This always-evolving work and research present an attempt to capture an irrevocable shift that has now jilted a reality we’d previously taken for granted. We drifted towards this type of audio-visual work because…well what else have we to talk about if not 2020? As young graduates we lived the year as best we could and decided to transmit our evolving feelings and reactions to its volatility through this piece.
We realised humanity is a continuous cycle, that pandemics aren’t a new phenomenon and neither are revolts, protests and inequalities. The seeming uniqueness of this year dissolved as we delved into news reports, adverts, and various media cycles released during the more 1918 Spanish Flu pandemic. This cyclicality pervaded this work and forms the aesthetic of our process of trapping this reaction in a digital time capsule.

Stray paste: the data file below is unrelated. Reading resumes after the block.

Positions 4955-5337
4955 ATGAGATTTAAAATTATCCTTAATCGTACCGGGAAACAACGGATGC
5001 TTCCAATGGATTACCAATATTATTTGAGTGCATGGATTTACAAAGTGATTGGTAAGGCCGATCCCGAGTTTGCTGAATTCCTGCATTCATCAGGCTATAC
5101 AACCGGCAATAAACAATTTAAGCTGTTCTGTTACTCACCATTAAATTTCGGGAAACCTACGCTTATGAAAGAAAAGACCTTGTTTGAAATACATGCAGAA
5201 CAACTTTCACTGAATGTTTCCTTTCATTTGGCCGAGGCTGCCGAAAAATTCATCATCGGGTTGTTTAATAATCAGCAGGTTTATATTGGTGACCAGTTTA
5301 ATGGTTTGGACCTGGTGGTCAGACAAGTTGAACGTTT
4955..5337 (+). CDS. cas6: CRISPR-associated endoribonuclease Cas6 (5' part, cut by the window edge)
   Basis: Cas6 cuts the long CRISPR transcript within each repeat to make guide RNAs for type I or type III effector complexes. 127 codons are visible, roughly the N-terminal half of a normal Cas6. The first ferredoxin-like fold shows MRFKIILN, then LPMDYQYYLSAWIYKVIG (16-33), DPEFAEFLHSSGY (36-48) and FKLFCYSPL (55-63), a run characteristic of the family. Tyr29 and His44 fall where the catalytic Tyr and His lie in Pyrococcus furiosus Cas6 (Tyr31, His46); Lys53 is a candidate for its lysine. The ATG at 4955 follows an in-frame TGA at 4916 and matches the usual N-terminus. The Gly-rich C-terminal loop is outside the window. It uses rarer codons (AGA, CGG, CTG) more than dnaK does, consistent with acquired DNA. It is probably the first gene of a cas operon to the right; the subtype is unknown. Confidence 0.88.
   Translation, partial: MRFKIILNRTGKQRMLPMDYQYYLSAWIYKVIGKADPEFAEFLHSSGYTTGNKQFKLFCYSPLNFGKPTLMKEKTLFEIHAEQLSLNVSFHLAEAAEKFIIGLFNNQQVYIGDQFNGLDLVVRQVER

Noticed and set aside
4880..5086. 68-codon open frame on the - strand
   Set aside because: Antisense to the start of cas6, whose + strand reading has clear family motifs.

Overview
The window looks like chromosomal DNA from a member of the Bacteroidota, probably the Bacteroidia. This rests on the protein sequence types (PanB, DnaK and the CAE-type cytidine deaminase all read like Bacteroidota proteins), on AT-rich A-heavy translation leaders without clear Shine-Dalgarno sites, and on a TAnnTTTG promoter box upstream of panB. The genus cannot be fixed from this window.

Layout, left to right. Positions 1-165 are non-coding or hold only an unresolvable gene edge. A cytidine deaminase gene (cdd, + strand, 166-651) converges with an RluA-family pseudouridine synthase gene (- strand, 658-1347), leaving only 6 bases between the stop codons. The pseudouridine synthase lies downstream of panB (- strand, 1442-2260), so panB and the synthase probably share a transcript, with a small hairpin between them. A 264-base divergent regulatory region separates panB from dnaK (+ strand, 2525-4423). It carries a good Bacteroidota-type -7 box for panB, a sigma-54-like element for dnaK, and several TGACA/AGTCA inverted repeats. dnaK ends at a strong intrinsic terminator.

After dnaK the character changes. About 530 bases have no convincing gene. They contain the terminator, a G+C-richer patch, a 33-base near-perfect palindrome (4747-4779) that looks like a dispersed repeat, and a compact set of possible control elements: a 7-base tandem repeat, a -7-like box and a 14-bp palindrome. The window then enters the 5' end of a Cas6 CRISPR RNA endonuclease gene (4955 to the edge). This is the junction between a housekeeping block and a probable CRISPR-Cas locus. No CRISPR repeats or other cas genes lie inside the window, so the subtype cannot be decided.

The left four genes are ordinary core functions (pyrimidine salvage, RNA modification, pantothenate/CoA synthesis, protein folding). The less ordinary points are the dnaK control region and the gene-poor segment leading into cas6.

The digital artwork is highly influenced by the “ready-made” culture the Dadaists brought into the art world, digitalising and modernising techniques by using online found-footage. Giving life to “dead” material reinvigorates them with purpose, breathing interest into videos that would otherwise have been forgotten in cyberspace. Key inspirations include 1982 experimental silent movie, Koyaanisqatsi, in which juxtaposed and chaotic silent images criticise modern society. Baraka, Samsara and Naqoyqatsi similarly paint the backdrop of influences for the hectic moving image style.
In our work, the act of manipulating and distorting the original videos that we found creates a disconnection from the “video” reality and transports the viewer into “another dimension”. The explicitly filmic and P.O.V elements of the work form a semi-narrative that divulges into a visual encapsulation of a very divisive year for humanity.